However, there is another form of subjectivity –one more authentic than encouraged by our culture – that recognizes a dialectical relationship between subjectivity and objectivity. Appropriating that subjectivity, so to speak, should be our life’s objective.

Moreover, being an object should not be entirely vilified. Ironically, and properly understood, it should be embraced as humankind’s salvation, as the prerequisite for achieving authentic subject-hood and the peace we all desire. To achieve peace, Adorno observes, the individual must selectively subordinate self to collective (247). In that dialectical process of on-going give-and-take between subjectivity and objectivity, lies our salvation.

In other words, “On Subject and Object” is written against the popular understanding of overriding individualism. Adorno’s basic argument is that the individual cannot be understood apart from society. This is because the individual is actually the product of society – and this according to the insights provided by linguistic analysis, evolutionary theory and biology, along with reflection on personal experience, philosophy, and, above all by critical theory.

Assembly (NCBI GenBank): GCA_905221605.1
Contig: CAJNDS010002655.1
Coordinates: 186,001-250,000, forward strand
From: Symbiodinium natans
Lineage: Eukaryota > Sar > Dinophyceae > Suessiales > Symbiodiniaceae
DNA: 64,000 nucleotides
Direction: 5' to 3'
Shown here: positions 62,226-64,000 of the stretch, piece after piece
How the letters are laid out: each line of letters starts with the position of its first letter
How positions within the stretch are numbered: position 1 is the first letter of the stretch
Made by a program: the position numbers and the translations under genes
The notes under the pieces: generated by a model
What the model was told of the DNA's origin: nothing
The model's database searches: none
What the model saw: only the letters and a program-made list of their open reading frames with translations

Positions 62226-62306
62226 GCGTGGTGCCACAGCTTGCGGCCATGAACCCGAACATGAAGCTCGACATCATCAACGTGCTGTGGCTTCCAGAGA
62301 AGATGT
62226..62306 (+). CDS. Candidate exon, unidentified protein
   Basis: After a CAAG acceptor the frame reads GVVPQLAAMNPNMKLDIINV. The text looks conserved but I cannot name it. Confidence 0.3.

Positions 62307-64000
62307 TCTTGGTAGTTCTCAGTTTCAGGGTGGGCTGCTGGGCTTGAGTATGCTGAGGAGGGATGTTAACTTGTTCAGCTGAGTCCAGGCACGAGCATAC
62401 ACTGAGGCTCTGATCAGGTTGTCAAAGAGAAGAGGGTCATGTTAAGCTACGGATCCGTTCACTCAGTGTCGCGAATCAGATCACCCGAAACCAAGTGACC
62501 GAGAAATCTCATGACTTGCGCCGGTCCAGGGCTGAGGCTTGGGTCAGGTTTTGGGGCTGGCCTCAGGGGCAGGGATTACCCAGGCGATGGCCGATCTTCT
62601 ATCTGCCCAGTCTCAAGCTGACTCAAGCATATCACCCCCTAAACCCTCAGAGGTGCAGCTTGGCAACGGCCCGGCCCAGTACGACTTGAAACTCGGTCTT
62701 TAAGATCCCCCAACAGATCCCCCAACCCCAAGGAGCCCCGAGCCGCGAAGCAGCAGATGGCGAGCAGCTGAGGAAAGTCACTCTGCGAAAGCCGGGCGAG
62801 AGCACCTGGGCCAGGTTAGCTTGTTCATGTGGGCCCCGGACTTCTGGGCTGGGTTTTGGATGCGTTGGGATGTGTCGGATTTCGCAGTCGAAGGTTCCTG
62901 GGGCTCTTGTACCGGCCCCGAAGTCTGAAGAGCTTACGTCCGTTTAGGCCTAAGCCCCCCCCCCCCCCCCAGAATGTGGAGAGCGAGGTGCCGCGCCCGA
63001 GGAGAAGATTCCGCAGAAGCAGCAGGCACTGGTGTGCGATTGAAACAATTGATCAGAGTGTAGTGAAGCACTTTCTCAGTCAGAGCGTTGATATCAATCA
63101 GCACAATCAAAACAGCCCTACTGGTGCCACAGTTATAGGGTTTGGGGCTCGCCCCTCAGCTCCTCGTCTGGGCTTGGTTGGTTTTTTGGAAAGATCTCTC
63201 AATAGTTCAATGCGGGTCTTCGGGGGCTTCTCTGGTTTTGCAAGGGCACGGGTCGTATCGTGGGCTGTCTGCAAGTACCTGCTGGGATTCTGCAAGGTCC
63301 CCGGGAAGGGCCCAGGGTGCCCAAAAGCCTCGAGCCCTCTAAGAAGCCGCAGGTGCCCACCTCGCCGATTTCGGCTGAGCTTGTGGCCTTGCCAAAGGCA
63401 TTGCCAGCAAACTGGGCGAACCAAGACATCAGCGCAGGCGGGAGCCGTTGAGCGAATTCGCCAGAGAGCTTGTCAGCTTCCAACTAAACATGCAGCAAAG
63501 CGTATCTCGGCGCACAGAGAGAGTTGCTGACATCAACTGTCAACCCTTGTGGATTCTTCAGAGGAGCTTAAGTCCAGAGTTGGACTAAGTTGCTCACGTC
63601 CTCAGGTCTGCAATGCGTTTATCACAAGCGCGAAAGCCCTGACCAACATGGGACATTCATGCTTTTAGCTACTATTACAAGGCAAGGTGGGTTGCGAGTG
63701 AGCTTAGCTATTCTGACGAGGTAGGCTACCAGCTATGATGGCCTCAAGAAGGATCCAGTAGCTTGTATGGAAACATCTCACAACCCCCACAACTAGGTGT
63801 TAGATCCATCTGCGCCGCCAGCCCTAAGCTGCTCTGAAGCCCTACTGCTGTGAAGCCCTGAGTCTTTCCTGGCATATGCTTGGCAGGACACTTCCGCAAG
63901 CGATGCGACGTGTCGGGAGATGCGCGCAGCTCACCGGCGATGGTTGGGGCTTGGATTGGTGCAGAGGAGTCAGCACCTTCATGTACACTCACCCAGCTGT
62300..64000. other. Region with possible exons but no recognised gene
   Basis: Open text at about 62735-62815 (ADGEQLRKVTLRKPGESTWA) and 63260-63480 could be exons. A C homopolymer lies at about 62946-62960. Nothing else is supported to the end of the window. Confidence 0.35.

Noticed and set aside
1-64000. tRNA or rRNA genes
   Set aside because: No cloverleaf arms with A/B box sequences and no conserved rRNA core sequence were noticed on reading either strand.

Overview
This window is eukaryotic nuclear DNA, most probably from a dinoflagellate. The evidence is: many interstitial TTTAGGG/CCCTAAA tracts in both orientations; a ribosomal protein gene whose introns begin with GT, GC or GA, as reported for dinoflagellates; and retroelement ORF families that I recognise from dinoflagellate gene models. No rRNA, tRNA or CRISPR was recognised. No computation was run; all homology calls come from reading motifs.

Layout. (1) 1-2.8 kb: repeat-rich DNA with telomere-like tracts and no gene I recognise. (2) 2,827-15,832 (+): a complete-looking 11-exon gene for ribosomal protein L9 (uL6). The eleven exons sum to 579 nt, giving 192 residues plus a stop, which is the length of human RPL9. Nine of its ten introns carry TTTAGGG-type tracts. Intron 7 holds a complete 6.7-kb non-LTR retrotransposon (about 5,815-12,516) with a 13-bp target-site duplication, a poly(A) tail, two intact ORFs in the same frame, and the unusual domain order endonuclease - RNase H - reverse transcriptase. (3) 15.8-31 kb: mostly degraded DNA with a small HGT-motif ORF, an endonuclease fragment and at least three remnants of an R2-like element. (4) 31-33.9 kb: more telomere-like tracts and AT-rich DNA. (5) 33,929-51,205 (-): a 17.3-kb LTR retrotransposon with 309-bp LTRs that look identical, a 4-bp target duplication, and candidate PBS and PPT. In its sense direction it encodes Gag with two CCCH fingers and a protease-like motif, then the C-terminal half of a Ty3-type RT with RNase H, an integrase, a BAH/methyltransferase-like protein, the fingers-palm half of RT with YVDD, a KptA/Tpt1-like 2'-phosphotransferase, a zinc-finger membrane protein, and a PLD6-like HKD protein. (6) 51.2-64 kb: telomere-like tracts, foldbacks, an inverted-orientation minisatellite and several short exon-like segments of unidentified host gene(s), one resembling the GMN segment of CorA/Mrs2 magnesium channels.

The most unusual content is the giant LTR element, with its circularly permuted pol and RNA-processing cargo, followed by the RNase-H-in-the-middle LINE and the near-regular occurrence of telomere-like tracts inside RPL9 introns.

Adorno considers those sources one-by-one.

• Language: Adorno begins his analysis linguistically. He points out that what we call “subject” is intelligible only in its relationship to “object.” Or more clearly put, the very terms “subject” or “individual” make sense only in relationship to humanity at large. Similarly, any reference to a particular person as such presupposes the concept of human species from which subjects distinguish themselves. Even personal names such as “Stanley” or “Michael” are employed to separate the individuals so-called from presupposed others. In other words, our very language reveals a dialectical relationship between individuals and society. The dialectic suggests that the collective is more important than generally recognized in our highly individualistic culture (245).